THE HAGUE — More than a decade after Pan Am Flight 103 exploded over the Scottish town of Lockerbie, killing 270 people, two suspects in the bombing were handed over to United Nations officials in Libya on Monday and flown here to face trial for murder before a panel of Scottish judges.
As part of the internationally brokered deal for securing the pair's arrest, U.N. Secretary-General Kofi Annan promptly suspended economic sanctions that were imposed on Libya in 1992.
U.S. and British leaders, along with many families of the victims, hailed the detention as an important step on the road to justice in the Dec. 21, 1988, terrorist attack, in which 189 Americans died.
The suspects, Abdel Basset Ali Megrahi, 46, and Lamen Khalifa Fhimah, 42, alleged Libyan intelligence agents, were given what amounted to an official send-off from the Libyan capital, Tripoli. A ceremony organized by the Foreign Ministry was attended by about 40 dignitaries from Arab and African countries.
Dressed in business suits, the accused waved to supporters and flashed V signs as they boarded a U.N. flight to the Netherlands, each accompanied by a brother and a lawyer.
The suspects have said they are innocent.
"We are confident in ourselves. The days will prove that what we are saying is true," Megrahi said before boarding the plane.
Their exact destination was kept secret for security reasons until they had landed at Valkenburg Air Base outside The Hague and been safely turned over to Dutch police.
"The transfer took place in a very dignified manner today," said U.N. legal advisor Hans Corell, who accompanied the suspects on the 3 1/2-hour flight. He said the flight took place in an atmosphere of "friendly surrender."
"Let us hope the proceedings before the court will be allowed to take place with the same dignity and with due respect to the court which is about to try two persons who, at this stage under international law, have the right to be presumed innocent," Corell said.
On Monday night, the two were formally "extradited" to Scottish officials and transferred to Camp Zeist, a former U.S. air base about 30 miles east of The Hague. The facility has been converted into a high-security prison and court complex and declared Scottish territory for the duration of the trial.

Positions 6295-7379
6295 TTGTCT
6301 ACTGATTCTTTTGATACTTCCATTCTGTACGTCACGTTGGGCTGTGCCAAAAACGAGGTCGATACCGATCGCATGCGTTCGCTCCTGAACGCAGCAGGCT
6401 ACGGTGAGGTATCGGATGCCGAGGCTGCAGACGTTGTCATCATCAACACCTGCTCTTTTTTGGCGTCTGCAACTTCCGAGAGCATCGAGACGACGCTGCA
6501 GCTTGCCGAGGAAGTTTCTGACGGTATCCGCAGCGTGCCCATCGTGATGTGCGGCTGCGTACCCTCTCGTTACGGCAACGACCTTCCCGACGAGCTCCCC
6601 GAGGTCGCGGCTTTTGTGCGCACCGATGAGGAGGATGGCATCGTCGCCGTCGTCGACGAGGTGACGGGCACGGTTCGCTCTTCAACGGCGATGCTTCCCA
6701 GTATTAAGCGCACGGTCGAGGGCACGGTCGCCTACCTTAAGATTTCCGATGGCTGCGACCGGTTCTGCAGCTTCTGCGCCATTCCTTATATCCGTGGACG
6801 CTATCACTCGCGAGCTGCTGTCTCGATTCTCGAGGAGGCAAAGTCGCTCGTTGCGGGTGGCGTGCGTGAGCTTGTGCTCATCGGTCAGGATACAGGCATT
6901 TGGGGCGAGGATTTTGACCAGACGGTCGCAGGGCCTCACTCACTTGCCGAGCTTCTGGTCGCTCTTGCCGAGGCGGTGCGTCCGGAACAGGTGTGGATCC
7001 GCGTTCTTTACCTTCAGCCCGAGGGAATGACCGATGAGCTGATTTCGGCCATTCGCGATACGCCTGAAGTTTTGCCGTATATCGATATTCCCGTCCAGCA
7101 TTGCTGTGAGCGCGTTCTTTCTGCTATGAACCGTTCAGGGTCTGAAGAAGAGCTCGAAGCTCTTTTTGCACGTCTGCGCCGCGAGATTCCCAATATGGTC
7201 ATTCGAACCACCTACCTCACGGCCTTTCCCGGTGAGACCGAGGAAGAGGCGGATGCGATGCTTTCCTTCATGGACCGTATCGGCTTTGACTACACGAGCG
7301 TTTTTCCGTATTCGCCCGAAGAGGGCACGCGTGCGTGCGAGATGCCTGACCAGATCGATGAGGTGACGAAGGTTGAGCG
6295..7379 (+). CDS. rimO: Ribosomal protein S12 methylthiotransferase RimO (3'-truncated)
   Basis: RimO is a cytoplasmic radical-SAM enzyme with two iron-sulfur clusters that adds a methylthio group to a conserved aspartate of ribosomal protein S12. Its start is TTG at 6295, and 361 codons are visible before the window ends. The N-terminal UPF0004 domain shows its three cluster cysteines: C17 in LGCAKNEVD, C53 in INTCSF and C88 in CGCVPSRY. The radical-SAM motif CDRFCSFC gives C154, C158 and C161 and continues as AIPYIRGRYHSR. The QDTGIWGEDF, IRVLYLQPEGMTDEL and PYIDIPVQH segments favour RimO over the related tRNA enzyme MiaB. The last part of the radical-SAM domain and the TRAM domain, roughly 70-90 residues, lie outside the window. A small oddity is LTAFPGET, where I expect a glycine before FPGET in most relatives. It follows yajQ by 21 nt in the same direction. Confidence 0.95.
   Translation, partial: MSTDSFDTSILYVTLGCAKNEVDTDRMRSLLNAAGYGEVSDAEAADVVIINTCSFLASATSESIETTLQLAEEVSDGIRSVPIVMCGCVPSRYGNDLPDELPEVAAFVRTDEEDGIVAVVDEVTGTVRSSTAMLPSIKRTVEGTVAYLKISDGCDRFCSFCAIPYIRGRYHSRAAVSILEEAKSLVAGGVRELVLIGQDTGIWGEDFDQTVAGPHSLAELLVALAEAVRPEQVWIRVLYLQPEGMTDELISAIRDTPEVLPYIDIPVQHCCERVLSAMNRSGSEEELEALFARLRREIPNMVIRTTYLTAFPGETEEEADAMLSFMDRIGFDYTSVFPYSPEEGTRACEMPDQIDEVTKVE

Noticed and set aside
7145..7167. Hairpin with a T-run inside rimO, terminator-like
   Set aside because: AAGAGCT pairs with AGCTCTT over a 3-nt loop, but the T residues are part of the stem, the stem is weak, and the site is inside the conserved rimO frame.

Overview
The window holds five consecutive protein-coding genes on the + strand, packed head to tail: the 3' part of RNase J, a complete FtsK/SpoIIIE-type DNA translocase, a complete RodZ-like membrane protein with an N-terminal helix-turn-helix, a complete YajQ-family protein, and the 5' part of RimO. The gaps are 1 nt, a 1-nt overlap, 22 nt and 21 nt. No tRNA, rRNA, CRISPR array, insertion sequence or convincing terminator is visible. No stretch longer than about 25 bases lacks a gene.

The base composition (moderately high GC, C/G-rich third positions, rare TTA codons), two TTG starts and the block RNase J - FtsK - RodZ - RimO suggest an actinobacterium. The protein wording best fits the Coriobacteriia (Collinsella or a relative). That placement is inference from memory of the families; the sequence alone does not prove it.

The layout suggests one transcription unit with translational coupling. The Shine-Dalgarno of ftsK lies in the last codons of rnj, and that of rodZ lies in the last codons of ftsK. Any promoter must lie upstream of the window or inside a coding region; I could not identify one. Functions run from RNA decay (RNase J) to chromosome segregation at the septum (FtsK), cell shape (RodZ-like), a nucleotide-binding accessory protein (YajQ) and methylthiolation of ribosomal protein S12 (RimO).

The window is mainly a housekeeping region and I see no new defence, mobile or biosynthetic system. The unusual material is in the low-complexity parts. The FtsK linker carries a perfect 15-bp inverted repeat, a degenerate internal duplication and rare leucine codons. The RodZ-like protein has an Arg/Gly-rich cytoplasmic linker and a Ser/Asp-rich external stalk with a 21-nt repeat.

U.S. and British officials say they have evidence showing that the suspects planted the bomb on the Pan Am flight in a suitcase that was loaded at London's Heathrow Airport after being transferred from Frankfurt, Germany.
The two men were indicted for the bombing in November 1991, and economic sanctions were imposed the following year in an effort to get Libya to hand them over.
But the Libyan government refused to extradite the suspects to Britain or the United States, insisting that they would not receive a fair trial in either country. Libyan leader Col. Moammar Kadafi was pressing for trial in a "neutral" country by a panel of international judges.
With South African President Nelson Mandela and Saudi Arabian officials mediating, the U.S. and Britain agreed to a third-country trial in August, and last month Kadafi agreed that the proceedings could be held in the Netherlands before a panel of Scottish judges. He said he would hand over the suspects by April 6 in exchange for an immediate lifting of sanctions.
The trial is to take place under Scottish law because the airliner was blown up over Scotland. Eleven people in the town of Lockerbie died along with the 259 passengers and crew members on board the plane.
Among the victims were 35 Syracuse University students coming home for Christmas from their studies in London.
President Clinton welcomed the hand-over, declaring that "the road to justice has begun," and British Foreign Secretary Robin Cook called it "the culmination of a long period of intense but patient diplomacy."
Reaction from American relatives of victims ranged from cautious optimism to angry skepticism.
"I'm not as happy as you might think," said Daniel Cohen of Cape May, N.J., who lost his only child, Theodora, in the bombing. "They've sent over the hit men, and they've insulated the godfather--Kadafi. And that ain't justice."
"I think it is a travesty," said Stephanie Bernstein, a psychotherapist from Chevy Chase, Md., whose 36-year-old husband, Michael, was killed. "We have a political solution that will undermine justice. It is a sad day."
Secretary of State Madeleine Albright and National Security Advisor Samuel R. "Sandy" Berger spoke by phone with 15 family members who pressed for U.S. support for a televised trial.
British relatives expressed relief that the hand-over had taken place but said they hoped the search for others responsible for the attack would continue.